Tag Archives: Organization

Queer Liberation is an Insurgent Movement from Below

Across the country, the debate over Gay marriage is continuing with Massachusetts, Vermont, Connecticut, and Iowa initiating its legalization, and other states currently facing struggles over prop-8 style ballot initiatives which aim to halt the ability of all people to have their marriages recognized by the state. Here in the state of Washington, the legislature passed an expanded domestic partnership law last year which would provide many of the rights and privileges associated with marriage to same sex and elderly domestic partners. The Washington Values Alliance opposes Referendum 71 in an attempt to strike down this law; a yes vote on the Referendum keeps domestic partnerships in place and a no vote gets rid of them.

Washington Values alliance and many of the other right-wing forces mobilizing to attack Gay Marriage are linked to far-right white supremacist organizations that are also attacking immigrants. Many folks on the Left both locally and nationally are discussing how to respond to these right-wing offensives. Many of us are not thrilled about gay marriage itself or the often liberal racist, patriarchal, and assimilationist groups that are fighting for it. But at the same time it is important to fight the bigots who oppose gay marriage since they are using the anti-gay marriage organizing to build their base preparing for more devastating attacks on queer folks and people of color.

This piece raises some key questions about how to tie the struggle against anti-queer bigotry to immigrant workers’ and student’s struggles against white supremacy. It is a talk given in July by comrades Jomo and Wen, two queer Asian American activists with Democracy Insurgent in Seattle. It was part of a panel of various queer Seattle activists from different organizations hosted by the socialist feminist group Radical Women.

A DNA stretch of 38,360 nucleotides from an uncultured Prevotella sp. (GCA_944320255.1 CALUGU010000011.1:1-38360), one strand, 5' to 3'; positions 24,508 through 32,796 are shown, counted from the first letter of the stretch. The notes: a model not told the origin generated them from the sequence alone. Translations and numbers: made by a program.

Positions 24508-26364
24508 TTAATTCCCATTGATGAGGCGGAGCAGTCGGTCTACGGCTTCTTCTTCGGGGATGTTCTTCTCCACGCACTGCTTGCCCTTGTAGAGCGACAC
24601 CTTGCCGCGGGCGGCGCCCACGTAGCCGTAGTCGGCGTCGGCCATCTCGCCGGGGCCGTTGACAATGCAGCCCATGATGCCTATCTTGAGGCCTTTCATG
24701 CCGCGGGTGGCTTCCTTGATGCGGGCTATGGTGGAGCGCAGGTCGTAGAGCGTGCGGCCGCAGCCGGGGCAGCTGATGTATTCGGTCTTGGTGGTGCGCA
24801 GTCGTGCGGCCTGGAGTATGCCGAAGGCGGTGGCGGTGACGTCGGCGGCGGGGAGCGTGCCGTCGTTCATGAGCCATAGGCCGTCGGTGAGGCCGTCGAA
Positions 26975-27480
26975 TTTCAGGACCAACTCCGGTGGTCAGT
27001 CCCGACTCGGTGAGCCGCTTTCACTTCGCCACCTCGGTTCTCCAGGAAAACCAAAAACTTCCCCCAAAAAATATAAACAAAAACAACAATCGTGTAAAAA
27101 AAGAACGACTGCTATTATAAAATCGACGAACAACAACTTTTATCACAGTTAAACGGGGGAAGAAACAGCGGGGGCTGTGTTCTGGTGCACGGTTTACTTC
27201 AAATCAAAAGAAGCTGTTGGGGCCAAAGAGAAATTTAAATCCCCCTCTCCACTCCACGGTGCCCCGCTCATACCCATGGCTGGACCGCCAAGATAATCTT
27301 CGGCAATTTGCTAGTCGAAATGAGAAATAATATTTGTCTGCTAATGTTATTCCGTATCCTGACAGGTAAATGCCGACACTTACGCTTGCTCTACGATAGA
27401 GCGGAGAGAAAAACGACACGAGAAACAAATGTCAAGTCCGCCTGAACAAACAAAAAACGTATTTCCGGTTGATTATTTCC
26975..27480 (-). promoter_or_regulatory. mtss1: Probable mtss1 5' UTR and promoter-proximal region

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Democracy Insurgent is a Middle East solidarity group animated by principles of anti-racism, democracy, third world feminism and queer liberation. The group came together last fall and have started by doing Palestine Solidarity organizing. A few months ago the anti-budget cuts committee within DI was created because of the budget cuts that University of Washington has distributed disproportionally affected immigrant workers, low-income students, people of color, women, people with disabilities and queer folks. That’s how we started getting involved with organizing with the custodians on campus and supporting their fight against the management because we see our struggles as connected with theirs.

How we see “queer movement” as opposed to white liberal queer movement

The topic of the panel today is on queer liberation and that’s what we are here for! DI is a multi-racial, multi-gender and multi-sexuality group. The way we approach queer liberation is not to compartmentalize issues solely on an identity basis, like that of gay people getting together to fight on marriage equality without any class or race analysis, neglecting the needs of people of color, immigrant folks, or women. Identity based organizing can be very harmful to the movement in the long term. We all know that 40 years ago the Stonewall Riot was lead by majority people of color and majority of gender-queer, and trans folks– but how did it turn into a white middle-class gay man’s story of liberation?
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Balance Sheet on Obama and the Left

election-nightIt’s 8 months into the Obama administration and approaching two years since the national debate began about Obama and the left. The images and feeling of election night, being on the street when thousands of young people spontaneously came out, are now only a powerful memory of the deep desires and frustrations of a new generation growing up in America where social conditions and oppression are only getting worse.